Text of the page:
Art NotesArts & Culture

Tarot Cards, Skateboards, a Mural and More

DECKS AND DECKS: Offering more than a handful of detailed illustrations to get lost in, kindred spirits James Greer and Mina Orion-Atlas Kim are sharing extraordinarily complementary artwork this month at Flicker Theatre & Bar. In addition to displaying framed pieces from their separate bodies of work, the exhibition serves as the official release of a limited-edition skateboard designed by Greer, as well as a preview of Paradox Tarot, a collaborative deck created between the two artists.

Visually, their styles share an emphasis on superfine detail and black-and-white media. Kim often incorporates mandala-like patterns that pull the eye in, while Greer excels at dizzying and meticulously executed dotwork and cross-hatching. Thematically, the two seem open to influences relevant to the human psyche, esotericism and the occult. Kim’s works touch on ideas of infinity and the passage of time, as well as the ever-changing relationship between the body, mind and spirit. Often pulling inspiration from his dreams for narratives, Greer’s illustrations exist as physical manifestations that document the hazy division between states of consciousness.

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James Greer

Greer’s deck illustration was made for Good Time Skateboard Co., a small business founded by former Athenian and current Richmonder Ken Freeman, who is also a longtime friend of Greer. The meticulously detailed drawing centers on a character whose forehead gently slopes into an Escheresque landscape of staircases, handrails and ramps. Though the humanoid seems to lack eyes and hands, the potted plant he’s holding fortuitously has both. Tiny fingers blossom like petals from the tips of sprawling vines, appearing to gently grip onto the arms of their carrier. The five senses are covered between the two, suggesting a strange but endearing symbiosis. 

“Skateboard art is probably the first genre of art I was seriously obsessed with, starting at age 12,” says Greer. “Back then, talent and originality abounded in that field. As a kid, I would spend hours in class filling notebooks with outlines of boards and drawing my own graphics.”
An avid skateboarder himself, Greer combines two of his greatest passions in the collaboration with Good Time. The decks are hand-numbered with a limited run of 100, and orders can be made through

The orange wall at Flicker offers a glimpse into the forthcoming Paradox Tarot, which the duo plans to officially release around Halloween. Greer will illustrate the swords and cups, while Kim completes the wands and pentacles, and the major arcana—all those exciting ones like The Fool, The Lovers, Wheel of Fortune and Death—will be split between the artists.

Within divination, tarot readings are believed to reveal personalized insight into the inner workings of an individual’s subconscious, so it seems fitting that artists have created stylized decks throughout history that are as unique as the interpretations they’ll inevitably inspire. The cards themselves are often full of symbols and visual cues to indicate the card’s significance, which provides a framework from which the imagination can go wild. Greer and Kim plan to document their progress through

Flicker will host an art reception on Friday, May 26 from 6–9 p.m., featuring individual tarot readings by Desiree Sharpe. Music will kick off around 7:30 p.m., with performances by Trees Biien (Ash Rickli), Caleb Darnell of The Darnell Boys, Brandon Hanick of Future Lives, Fart Jar, Reap and Multiple Miggs. In addition to picking up a skateboard, you can reserve originals, prints and pre-ordered decks from the Paradox Tarot.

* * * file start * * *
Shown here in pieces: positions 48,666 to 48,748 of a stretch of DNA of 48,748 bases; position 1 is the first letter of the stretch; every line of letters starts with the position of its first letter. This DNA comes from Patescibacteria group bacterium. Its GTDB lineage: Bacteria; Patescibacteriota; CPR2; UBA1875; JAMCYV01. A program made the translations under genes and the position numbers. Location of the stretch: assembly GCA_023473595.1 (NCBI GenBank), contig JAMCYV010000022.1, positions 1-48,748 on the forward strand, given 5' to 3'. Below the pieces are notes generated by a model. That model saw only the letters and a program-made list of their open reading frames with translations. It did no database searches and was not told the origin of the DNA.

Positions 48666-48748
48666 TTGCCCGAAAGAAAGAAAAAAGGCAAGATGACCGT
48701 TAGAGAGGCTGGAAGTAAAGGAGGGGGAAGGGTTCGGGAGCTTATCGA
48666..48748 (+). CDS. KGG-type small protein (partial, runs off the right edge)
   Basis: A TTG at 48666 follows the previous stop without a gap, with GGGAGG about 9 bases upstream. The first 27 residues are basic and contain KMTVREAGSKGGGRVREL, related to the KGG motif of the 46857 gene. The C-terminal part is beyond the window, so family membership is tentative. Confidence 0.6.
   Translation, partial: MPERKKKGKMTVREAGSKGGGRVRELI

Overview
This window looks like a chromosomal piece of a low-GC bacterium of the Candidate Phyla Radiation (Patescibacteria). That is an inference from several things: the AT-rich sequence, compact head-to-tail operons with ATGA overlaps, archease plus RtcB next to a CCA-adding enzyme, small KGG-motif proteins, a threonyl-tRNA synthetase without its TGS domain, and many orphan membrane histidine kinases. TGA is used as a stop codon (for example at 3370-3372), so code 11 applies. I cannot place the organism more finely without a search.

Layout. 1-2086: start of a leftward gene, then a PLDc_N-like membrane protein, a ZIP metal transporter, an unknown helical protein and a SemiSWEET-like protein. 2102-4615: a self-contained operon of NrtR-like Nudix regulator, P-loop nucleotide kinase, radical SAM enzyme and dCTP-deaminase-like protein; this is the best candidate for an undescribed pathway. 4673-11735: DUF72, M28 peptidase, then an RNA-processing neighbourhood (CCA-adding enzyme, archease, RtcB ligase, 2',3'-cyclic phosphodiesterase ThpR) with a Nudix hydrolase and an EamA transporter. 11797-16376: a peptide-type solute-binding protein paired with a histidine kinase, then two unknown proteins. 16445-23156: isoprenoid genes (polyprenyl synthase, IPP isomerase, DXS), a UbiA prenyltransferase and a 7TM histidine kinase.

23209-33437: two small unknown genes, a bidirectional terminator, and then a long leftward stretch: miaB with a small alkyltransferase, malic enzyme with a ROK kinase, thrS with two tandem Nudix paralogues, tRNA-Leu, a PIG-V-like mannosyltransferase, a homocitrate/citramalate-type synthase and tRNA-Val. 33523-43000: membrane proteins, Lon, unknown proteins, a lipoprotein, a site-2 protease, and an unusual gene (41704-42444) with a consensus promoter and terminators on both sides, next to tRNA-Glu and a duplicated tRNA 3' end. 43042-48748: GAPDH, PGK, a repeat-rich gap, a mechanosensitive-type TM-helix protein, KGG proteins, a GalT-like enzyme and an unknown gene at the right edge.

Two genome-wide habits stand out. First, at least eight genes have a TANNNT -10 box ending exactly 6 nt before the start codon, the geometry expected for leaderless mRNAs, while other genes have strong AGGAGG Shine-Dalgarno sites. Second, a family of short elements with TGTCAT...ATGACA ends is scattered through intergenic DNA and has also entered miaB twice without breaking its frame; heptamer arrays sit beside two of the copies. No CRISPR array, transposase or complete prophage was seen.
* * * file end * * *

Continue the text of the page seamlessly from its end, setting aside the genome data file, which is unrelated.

FINISHING TOUCHES AT TRIO: More of Greer’s work can be seen on the exterior of 766 West Broad St., the new home of Pixel & Ink Studio and Trio Contemporary Art Gallery. Over the past few months, the owners have made major strides towards completing the three-story building’s renovations. All the while, Greer has been steadily designing a new mural for the facade where the large futuristic letters of “Money Machine” once hovered above the entrance to the beloved Secret Squirrel.

Greer’s mural is fantastical and dreamlike, depicting two big-eyed, cloaked characters amidst a swirling design. Details like an old-fashioned keyhole, crescent moon through a floating window and fluffy yet big-clawed critter add to the mystery. 

“I would like anyone looking at it to form their own story, but essentially it is a non-religious variation on the ‘Ark’ narrative,” says Greer. “Two otherworldly beings are moving through the universe with the remnants of civilization in tow, searching for a new place to call home. They carry with them all of the things they could grab that they hold dear.”

Though translating a small drawing into a massive wall painting has been one of Greer’s most physically and mentally demanding artistic challenges so far, he manages to create incredible shading and depth through his trusted palette of black and white.

The first chance to see the space’s completed transformation will be at the opening reception for Trio’s inaugural group exhibition, “Nasty Women Athens,” on Friday, June 30. Co-curated by Tatiana Veneruso and Melissa Lee, the show is part of a worldwide series demonstrating solidarity in the face of policies that encroach on women’s rights and reproductive health.

Submissions of all media are welcome from anyone who identifies with the ideologies of Nasty Women, and images of work should be sent to by Saturday, May 27. Proceeds from the exhibition will support the Feminist Women’s Health Center in Atlanta.

“Nasty Women Athens” will remain on view through Aug. 20, and will be followed by “Color Theory,” a group exhibition presenting artists who focus on color as the central element within their work. Proposals will be accepted through July 31, and the show will run Sept. 1–Oct. 15.